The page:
In 2020, generous donations enabled us to save the Victorian barn at Bere Marsh Farm, a nesting site for barn owls, from collapse

Carpenters, tilers and scaffolders swooped to the rescue of the beloved but endangered barn owls of Bere Marsh Farm and saved them from the threat of homelessness as winter approached. 

Working swiftly, but with great sensitivity so as not to dislodge the iconic owls from the tumbledown barn they have occupied for almost 20 years, the team literally put a new roof over their heads in matter of weeks. 

It marks a brilliantly successful race against time by The CRT. Farm Manager Elaine Spencer White said:

We are both relieved and delighted that the owls are now safe for many years to come. We could not have asked for a better repair team. Not only was their work superb but they had to do it within a very tight time frame and, most important of all, without upsetting or disturbing the resident male owl. Just for good measure they’ve even patched up his nesting box inside the barn which had become a bit dilapidated over the years. I think they developed quite a soft spot for him as he regularly flew around them whilst they were working. 


'The most exhilarating and challenging job I’ve worked on since becoming a carpenter' 

Sam Watts, one of the two carpenters from Saxon Roofing Services who helped replace the rotten roof timbers on the barn, stressed how much important it was to work sensitively and not disturb the resident male owl. 

‘We had to be so careful so as not to unsettle him or frighten him from returning to his nest box in the barn every night. It was a bit nerve wracking at first but eventually he got to know us and was curious about what we were doing. 

‘Without doubt this was the most exhilarating and challenging job I’ve worked on since becoming a carpenter. The male owl was just phenomenal to see flying so close to us whilst we were working. He’s got such a personality and it was a joy and privilege to work on such an important job,’ says Sam.  

Carpenter's 'awesome' barn owl experience

Repaired owl box with supporting shelf - an additional special feature installed by Saxon Roofing Services 

Built in perches for the owls - an additional special feature installed by Saxon Roofing Services 

The iconic barn owl

Barn owls are a keystone indicator species of a healthy eco-environment, and are regularly spotted at Bere Marsh by passing families, hikers and cyclists using the trailways and paths which criss-cross the 92-acre farm – making them a much loved feature of the surrounding idyllic countryside. 


Numbers of barn owls have started to increase since steep declines in the 1970’s & 80’s.  This is reflected in their status changing from amber to green between 2009 & 2015 in the “Birds of Conservation Concern” review.  It is encouraging to have some positive news highlighting that a concerted conservation effort can help reverse a declining trend of a species’ decline and it is important that this trend is maintained. Barn owls still face constant threats from many factors including conversion of buildings that they use for raising young and hunting. This made the Barn Owl Barn at Bere Marsh even more important to restore for it represents one of the few remaining settings in which the iconic species of the British countryside can be seen in its natural surroundings. Barn owls have adapted exceedingly well to using man-made nest boxes and it is estimated that over a quarter of the breeding population now use them. In areas where there is plentiful food this is a really effective way to help ensure numbers continue to increase.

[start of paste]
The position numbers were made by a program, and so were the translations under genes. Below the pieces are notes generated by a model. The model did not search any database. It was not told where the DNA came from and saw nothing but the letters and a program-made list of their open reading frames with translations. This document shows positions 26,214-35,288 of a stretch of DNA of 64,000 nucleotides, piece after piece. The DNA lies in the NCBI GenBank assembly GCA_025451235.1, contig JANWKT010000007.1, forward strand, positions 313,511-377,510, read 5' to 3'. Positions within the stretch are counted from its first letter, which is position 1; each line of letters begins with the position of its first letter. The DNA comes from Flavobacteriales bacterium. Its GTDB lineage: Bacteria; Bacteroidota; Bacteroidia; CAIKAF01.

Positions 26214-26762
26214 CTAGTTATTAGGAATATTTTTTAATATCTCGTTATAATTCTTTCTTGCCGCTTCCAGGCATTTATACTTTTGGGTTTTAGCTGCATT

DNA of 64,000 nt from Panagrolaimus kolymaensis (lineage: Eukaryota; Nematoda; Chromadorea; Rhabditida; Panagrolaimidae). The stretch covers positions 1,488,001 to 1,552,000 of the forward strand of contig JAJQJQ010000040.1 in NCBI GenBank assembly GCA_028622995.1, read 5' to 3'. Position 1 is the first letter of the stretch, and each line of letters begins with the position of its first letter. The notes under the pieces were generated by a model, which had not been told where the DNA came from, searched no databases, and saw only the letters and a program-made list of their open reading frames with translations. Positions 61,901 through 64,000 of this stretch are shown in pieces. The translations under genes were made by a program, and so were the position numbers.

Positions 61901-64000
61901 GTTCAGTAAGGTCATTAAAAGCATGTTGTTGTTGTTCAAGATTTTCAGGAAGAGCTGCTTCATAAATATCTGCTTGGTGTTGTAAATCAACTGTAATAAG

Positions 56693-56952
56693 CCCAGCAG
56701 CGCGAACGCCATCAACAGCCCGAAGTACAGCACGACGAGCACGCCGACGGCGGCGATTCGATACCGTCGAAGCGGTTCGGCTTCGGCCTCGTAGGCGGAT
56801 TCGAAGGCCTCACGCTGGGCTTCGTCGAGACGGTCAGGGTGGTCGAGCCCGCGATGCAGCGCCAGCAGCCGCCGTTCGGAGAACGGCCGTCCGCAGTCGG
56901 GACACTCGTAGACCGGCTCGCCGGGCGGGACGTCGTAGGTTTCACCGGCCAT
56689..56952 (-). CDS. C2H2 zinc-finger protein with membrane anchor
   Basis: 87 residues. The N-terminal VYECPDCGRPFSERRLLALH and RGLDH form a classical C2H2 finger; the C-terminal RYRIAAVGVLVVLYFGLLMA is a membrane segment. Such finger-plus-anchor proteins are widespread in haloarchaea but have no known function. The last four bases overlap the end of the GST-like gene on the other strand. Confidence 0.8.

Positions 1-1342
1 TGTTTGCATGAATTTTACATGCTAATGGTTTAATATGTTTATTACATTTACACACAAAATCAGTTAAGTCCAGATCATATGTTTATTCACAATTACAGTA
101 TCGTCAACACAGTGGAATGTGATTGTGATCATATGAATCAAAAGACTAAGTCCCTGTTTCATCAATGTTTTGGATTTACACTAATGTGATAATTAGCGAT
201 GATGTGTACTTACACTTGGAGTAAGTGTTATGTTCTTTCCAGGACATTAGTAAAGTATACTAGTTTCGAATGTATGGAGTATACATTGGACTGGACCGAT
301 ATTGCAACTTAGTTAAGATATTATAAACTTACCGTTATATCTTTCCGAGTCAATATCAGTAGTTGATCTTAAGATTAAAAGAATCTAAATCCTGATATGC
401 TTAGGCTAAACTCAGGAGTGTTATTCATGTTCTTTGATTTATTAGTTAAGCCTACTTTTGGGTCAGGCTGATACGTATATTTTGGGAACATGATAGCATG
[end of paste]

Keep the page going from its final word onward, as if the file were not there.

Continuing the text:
The nest box and perches and beams inside the “Barn Owl Barn” at Bere Marsh Farm are valuable to the owls as the barn itself is central within an important hunting ground. The barn owls have successfully reared young every year since the barn was re-roofed in 2020. 

Pellets and predators

Owl pellets are collected on a monthly basis and analysed by a local volunteer Sue Double, who has a BSc in Ecology, Evolution and Organismal Biology and Zoology.  From this she produces an annual report of her findings which provides a wonderfully detailed picture of what the owls are eating and is vital for planning how to manage the land at Bere Marsh Farm.

Sue says “Apart from foxes and badgers (and perhaps otters), large raptors, such as owls, are really Britain's only apex predators left. Without them herbivores (such as voles, mice and rabbits etc) with their high reproductive rates, would soon proliferate, with the subsequent inevitable damage to the environment and to crops.” “Barn owls and others perform invaluable 'ecosystem services' for us by controlling herbivore numbers. All they ask in return is some rough grassland habitat to hunt and somewhere safe and sheltered to roost and raise their young.” 

“Aside from all the above, I think the world would be a poorer place without the beautiful and ethereal sight of a barn owl silently quartering a field at dusk.


How you can help

We can’t do it without you. If you want to help us protect local wildlife you can support the CRT in any number of ways, from joining as a CRT Friend to volunteering on one of our farms and attending our events. You can also sign-up to our monthly newsletter 'CRT News' for regular updates from our farms, straight to your inbox.

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